It’s Project Nim, out from Lionsgate on DVD. Here’s what they have to say for themselves:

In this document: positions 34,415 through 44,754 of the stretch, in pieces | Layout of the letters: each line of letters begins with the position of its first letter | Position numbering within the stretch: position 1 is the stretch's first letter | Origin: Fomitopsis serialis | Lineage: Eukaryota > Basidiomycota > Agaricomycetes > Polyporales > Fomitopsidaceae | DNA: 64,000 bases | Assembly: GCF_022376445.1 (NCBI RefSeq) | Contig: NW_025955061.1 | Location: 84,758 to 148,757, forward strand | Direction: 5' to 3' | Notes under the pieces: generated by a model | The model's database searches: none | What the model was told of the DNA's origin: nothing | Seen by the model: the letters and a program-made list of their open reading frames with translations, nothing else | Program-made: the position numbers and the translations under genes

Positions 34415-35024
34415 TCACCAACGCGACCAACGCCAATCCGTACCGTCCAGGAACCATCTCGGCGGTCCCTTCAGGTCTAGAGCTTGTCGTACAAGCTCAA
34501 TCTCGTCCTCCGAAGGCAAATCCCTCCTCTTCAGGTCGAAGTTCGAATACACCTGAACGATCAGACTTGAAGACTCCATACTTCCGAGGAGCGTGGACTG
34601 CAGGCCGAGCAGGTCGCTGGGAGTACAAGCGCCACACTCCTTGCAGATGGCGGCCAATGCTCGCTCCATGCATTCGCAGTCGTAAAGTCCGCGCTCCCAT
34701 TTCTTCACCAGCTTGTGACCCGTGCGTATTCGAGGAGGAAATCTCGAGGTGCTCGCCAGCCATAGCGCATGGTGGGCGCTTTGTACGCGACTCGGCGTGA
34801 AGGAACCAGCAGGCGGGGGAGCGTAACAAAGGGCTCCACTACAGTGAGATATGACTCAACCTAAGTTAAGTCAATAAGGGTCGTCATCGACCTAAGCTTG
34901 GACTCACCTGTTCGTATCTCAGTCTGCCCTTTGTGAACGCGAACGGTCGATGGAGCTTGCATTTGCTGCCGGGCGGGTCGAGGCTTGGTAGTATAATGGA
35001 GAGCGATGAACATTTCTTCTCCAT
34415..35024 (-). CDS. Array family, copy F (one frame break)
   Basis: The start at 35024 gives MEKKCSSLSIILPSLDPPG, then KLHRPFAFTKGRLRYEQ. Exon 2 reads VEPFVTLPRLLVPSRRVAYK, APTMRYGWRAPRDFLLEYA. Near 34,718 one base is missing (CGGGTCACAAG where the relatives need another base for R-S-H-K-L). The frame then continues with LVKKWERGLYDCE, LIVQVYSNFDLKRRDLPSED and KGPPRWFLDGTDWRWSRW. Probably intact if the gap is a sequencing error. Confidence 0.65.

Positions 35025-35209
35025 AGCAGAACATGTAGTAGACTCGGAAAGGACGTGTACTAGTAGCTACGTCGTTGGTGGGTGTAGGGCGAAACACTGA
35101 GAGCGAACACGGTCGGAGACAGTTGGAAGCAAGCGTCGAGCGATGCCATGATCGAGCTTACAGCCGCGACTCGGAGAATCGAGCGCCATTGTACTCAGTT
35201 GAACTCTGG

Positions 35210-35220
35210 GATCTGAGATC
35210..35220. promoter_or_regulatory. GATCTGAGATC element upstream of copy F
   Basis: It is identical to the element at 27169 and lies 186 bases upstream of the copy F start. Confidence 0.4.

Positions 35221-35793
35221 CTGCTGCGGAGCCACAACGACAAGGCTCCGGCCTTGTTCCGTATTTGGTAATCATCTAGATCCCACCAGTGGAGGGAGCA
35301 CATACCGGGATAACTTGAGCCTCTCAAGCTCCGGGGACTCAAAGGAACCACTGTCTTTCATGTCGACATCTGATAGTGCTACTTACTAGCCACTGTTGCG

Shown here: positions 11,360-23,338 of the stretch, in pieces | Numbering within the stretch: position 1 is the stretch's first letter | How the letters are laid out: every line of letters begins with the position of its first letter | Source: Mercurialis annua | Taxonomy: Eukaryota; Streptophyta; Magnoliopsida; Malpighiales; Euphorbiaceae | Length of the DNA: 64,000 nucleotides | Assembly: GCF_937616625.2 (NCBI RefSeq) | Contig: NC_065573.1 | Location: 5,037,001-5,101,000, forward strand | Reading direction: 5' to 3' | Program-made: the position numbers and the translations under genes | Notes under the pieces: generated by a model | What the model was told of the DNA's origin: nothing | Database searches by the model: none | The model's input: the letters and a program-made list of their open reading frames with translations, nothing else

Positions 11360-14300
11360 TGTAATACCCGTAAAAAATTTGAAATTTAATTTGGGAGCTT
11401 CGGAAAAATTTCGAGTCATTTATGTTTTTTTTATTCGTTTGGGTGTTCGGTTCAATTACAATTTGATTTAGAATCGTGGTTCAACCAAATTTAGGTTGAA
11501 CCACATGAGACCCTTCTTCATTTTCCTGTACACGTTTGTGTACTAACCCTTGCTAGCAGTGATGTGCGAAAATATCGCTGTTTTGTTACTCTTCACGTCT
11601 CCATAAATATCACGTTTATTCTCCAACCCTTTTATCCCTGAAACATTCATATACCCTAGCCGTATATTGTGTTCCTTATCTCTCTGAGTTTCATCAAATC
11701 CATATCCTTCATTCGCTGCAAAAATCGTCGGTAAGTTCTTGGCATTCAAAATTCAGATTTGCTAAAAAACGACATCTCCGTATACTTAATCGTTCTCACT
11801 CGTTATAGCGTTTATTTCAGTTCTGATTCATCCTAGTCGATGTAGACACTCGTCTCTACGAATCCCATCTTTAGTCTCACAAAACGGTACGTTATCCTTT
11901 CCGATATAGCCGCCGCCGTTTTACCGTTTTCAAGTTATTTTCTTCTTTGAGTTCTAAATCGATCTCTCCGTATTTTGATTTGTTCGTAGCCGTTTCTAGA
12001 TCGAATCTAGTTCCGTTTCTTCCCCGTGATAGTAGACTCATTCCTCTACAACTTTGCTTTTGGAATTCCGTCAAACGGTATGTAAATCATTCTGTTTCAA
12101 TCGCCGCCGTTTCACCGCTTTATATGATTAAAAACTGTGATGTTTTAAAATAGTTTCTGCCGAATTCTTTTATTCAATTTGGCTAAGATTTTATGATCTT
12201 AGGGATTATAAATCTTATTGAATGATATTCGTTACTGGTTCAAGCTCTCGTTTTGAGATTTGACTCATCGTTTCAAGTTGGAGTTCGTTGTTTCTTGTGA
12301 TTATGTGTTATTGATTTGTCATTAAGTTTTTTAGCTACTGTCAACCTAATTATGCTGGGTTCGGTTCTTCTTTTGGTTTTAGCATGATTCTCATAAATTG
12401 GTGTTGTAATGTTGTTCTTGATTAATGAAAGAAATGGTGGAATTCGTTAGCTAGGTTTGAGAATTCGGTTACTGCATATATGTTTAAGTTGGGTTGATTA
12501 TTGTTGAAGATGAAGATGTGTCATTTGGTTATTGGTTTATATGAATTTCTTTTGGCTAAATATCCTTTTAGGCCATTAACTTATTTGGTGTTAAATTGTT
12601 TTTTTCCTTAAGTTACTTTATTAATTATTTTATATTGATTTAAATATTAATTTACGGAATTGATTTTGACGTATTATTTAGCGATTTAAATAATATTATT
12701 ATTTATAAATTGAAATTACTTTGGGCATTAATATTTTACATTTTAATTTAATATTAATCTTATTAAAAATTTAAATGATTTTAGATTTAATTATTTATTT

Director James Marsh’s follow-up to the Oscar-winning Man on Wire is an equally engrossing look at the fault lines and danger zones between man and beast. Using a combination of archival footage, current interviews, and (some unfortunately rather stiff) re-creations, Marsh tells the sad tale of Nim Chimpsky, a chimpanzee raised as a human child under a Columbia University sign language study led by Professor Herbert S. Terrace. Beginning with his birth in 1973, Nim was shuttled between a variety of tragicomedic environments (including a free-form hippie household, an idyllic mansion in the countryside, and a terrifyingly mundane lab) while growing increasingly powerful and difficult to control. Eschewing the Michael Moore/Morgan Spurlock on-camera method, the director here hangs back from the spotlight, preferring to give his interviewees enough room to damn or praise themselves, a decision that works wonders–particularly in the case of Terrace, whose casual arrogance, blithe dismissals, and attitude towards his (mostly female) assistants come together to form a perfect storm of ’70s chauvinism. Commendably, the film also moves beyond the specifics of the case, and examines the basic danger of anthropomorphizing wild animals, graphically illustrating the superhuman strength and strange nature of its subject. (Animal lovers should be warned about Nim’s attitude towards house pets infringing on his turf.) While the transitions between reality and re-created footage do feel a bit clunky (it’s difficult not to imagine what Werner Herzog might have made of this), Project Nim is a spellbinding, occasionally outraging documentary that should leave viewers pondering their place in the animal kingdom, as well as the wisdom of tampering in God’s domain. The zoo will never seem the same.
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